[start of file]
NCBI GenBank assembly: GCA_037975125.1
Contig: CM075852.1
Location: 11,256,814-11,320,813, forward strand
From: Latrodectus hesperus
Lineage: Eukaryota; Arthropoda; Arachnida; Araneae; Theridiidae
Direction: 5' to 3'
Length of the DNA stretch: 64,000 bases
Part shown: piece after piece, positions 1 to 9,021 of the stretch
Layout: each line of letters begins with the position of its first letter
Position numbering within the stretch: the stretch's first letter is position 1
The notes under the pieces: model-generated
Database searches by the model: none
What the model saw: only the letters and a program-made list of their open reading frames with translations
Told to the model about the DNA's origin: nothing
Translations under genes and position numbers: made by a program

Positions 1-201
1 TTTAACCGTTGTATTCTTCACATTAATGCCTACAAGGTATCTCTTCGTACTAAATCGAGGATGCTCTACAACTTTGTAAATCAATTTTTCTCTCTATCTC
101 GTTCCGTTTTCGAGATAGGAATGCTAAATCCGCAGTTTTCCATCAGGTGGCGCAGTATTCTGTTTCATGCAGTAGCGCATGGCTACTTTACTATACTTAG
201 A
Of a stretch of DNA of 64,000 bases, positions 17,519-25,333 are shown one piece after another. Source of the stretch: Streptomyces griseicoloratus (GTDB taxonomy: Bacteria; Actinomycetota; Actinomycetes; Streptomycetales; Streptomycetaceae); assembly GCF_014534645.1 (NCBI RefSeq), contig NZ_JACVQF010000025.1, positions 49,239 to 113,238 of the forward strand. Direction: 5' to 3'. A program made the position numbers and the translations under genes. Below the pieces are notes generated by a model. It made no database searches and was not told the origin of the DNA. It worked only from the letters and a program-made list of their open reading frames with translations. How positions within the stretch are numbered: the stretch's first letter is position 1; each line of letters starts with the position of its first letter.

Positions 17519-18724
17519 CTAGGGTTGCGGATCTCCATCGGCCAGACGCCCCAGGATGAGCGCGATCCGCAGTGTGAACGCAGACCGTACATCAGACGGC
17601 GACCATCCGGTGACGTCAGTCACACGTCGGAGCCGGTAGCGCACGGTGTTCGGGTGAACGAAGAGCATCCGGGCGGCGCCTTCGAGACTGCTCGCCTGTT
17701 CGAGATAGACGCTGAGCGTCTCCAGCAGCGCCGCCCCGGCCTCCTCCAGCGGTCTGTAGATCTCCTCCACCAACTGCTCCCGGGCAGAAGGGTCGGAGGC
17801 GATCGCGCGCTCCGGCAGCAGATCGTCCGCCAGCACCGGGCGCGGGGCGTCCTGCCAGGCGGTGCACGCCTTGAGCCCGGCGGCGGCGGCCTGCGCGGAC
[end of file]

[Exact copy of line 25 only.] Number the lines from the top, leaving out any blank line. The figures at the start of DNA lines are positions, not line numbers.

17801 GATCGCGCGCTCCGGCAGCAGATCGTCCGCCAGCACCGGGCGCGGGGCGTCCTGCCAGGCGGTGCACGCCTTGAGCCCGGCGGCGGCGGCCTGCGCGGAC